A Thunderous Conclusion.

brainSo, I think I broke my brain. I am currently working to fix it.

Over the past four months since I indie-pubbed my first novel, Leather to the Corinthians, I have been spending considerable energy using social media (read: all my free time) to market and promote the book. Prior to its release, I had done a sizable amount of research and created a massive, multi-tabbed spreadsheet filled with competitions, communities, reviewers, Facebook Pages, distributors, and so on.

Prior to completing the novel (which in itself was an excruciatingly long process, some of which was documented on this blog), I spent a considerable amount of time learning how to publish the book (this was after many months of query letters and rejections), as well as hiring professionals to polish the manuscript, format the text, and illustrate the cover (money well spent). I read page after page in book, on websites, etc. I was consumed with figuring it out.

NOTE: I have an obsessive personality. I wasted two years playing World of Warcraft. Serious players spend as much time reading about the game and how to play it as they actually play it.

I had created a pressure situation. I knew I could spend years knocking on agent’s doors and submitting small pieces to lit mags. That’s one classic model of building a writing career, and it is advisable. It’s respectable. However, I’m 43 not 23 and I am feeling Father Time sitting on my chest.

Plus, I’m big on DIY and kind of Punk Rock in mindset.

I jammed my brain with information about writing and publishing. Perhaps too much. I knew I needed to get it out. It was driving me crazy. My Facebook newsfeed is filled with well-meaning indie authors squawking about their massively successful books (I am becoming more dubious as time goes on). I have made many, many trips to the post office to mail out books for review, and I sent requests to easily 10 times as many who never responded. I know it’s all a part of the process, but it’s exhausting.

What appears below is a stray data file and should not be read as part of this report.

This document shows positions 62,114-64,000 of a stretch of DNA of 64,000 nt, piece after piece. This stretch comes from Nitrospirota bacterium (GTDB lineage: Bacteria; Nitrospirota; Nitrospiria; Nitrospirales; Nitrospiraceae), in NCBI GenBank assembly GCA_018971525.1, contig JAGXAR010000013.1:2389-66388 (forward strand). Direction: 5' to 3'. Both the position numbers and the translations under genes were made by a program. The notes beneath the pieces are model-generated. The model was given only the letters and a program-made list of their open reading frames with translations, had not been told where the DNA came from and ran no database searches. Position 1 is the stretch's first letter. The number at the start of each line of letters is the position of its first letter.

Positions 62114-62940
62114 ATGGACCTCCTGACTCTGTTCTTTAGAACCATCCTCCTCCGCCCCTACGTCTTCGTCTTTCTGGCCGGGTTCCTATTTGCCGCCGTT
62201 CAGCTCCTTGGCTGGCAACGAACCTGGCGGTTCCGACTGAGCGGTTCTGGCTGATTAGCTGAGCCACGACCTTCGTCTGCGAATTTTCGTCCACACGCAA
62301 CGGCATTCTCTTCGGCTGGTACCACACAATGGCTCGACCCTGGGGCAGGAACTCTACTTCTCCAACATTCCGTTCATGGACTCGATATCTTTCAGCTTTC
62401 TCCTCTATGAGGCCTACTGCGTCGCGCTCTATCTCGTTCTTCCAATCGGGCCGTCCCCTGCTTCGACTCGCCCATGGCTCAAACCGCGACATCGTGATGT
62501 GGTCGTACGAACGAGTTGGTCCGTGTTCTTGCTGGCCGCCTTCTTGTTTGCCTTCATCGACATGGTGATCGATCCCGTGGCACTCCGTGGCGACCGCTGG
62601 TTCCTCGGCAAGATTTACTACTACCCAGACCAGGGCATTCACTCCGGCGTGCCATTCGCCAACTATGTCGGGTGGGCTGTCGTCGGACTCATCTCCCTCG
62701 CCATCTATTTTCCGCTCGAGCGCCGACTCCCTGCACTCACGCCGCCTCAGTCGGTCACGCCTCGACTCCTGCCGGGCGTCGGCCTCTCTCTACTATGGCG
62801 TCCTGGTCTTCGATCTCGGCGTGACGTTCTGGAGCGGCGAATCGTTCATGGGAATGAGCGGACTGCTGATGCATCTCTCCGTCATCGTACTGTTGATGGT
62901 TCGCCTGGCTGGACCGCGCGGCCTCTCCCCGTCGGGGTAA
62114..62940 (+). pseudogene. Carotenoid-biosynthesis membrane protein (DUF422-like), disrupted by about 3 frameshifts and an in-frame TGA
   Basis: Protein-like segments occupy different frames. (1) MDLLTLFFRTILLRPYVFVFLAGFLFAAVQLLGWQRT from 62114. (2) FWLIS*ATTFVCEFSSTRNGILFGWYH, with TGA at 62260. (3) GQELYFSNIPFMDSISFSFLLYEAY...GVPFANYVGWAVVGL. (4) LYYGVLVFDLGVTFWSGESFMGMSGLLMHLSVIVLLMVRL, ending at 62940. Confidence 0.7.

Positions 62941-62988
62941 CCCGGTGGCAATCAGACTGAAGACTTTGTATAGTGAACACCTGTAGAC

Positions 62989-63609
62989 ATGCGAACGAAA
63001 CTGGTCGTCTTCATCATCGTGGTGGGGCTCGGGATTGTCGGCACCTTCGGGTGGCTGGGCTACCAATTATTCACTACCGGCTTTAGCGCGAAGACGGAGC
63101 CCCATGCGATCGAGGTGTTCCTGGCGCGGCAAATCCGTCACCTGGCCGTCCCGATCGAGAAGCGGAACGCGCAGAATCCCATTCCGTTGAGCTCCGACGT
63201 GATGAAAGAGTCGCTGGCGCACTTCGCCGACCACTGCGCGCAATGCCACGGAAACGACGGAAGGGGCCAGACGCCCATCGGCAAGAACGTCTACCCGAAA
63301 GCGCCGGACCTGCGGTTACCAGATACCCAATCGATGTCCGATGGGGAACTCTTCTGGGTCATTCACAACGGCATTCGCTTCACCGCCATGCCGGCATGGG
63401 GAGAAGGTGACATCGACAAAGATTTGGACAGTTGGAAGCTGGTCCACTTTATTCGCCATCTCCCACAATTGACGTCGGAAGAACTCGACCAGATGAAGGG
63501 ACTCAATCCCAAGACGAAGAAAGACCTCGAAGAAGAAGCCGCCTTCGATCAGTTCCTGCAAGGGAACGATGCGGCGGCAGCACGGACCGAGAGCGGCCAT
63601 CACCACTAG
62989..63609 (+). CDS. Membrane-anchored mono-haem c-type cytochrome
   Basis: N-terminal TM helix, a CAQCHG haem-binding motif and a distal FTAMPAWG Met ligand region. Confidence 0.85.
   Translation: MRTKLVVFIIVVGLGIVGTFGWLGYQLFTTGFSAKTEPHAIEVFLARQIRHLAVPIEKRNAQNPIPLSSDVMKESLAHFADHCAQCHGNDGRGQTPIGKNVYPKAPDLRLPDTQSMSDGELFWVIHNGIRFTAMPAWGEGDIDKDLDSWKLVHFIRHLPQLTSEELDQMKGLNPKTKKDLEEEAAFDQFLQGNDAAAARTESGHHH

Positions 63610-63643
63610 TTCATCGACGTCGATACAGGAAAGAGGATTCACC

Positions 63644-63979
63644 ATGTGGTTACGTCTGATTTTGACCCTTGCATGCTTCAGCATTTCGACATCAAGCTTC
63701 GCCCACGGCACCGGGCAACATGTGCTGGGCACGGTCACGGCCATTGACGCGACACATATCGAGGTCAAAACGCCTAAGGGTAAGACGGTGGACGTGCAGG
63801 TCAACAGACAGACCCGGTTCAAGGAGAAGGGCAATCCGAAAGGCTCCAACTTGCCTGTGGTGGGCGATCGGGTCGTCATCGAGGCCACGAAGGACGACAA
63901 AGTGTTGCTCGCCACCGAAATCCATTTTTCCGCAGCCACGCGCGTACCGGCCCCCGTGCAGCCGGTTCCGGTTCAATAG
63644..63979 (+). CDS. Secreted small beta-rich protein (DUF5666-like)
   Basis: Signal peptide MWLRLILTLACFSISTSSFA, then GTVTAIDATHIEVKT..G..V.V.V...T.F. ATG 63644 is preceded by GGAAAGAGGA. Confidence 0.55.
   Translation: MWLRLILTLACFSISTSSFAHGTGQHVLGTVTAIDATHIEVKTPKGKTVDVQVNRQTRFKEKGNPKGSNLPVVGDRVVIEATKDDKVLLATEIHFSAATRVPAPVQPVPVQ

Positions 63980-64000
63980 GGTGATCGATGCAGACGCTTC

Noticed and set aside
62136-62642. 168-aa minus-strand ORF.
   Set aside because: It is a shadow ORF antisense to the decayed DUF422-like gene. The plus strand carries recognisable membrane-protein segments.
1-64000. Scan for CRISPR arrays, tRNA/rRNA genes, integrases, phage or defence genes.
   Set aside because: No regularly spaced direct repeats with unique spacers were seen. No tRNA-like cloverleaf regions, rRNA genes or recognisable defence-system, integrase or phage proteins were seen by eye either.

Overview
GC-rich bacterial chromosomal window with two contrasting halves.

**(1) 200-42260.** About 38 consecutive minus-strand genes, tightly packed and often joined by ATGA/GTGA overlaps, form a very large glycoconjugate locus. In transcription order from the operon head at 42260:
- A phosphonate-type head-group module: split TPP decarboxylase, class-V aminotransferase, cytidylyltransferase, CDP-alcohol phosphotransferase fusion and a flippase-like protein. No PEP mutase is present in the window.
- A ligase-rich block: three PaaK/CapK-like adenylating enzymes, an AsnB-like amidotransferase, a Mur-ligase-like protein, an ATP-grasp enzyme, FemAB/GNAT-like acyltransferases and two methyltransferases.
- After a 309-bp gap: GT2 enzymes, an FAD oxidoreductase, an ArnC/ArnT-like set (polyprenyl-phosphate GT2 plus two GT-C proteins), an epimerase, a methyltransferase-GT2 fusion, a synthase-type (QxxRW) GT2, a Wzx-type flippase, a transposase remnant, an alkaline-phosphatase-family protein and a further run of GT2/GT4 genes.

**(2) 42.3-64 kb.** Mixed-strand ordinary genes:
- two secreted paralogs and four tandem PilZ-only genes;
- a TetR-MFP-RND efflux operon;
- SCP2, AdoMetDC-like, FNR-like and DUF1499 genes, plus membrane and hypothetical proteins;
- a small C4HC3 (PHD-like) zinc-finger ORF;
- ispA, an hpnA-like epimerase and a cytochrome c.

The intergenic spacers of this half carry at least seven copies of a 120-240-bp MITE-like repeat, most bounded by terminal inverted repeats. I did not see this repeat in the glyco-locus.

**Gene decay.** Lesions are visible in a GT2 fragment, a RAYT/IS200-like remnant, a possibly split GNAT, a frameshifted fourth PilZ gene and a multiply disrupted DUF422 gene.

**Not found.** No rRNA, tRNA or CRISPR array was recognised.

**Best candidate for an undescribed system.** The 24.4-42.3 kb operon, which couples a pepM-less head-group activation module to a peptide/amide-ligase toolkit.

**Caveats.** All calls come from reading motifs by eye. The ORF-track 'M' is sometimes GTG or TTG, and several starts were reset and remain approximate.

It became clear to me that I had to flush my brain. Purge it of all the advice, all the thinking, the spreadsheets, the self-doubt, the endless patrol of my Amazon and Goodreads pages. (Why, that asshat gave me two stars!) Promoting the book had become more important than the writing.

NOT OK.

I realized it was time to move on and let the damn thing breathe. However I am a completist (you gamers know what I’m talking about) so I felt that I had to at least get through what was in front of me.

I had the last week off work and spent a few hours each day trying to get through what was left of the resources I had gathered. I still have a few to go, and the week has passed.

I am desperate to finish off my list, as I want to move on to my next novel. Plus, I want to drum up some freelance writing gigs (on top of my full-time job teaching) and I have been mulling another blog as well. I’m nuts.

About two weeks ago I came to the realization that I would never be able to tap into every possible writing community or resources. It’s a hydra of epic proportion. Each site leads me to another and another.

Deeper down the rabbit hole.

There are millions of words written about writing. There’s more writing about writing than actual writing. Everyone has advice to offer. Everyone has a service to sell. It is mind-numbingly endless.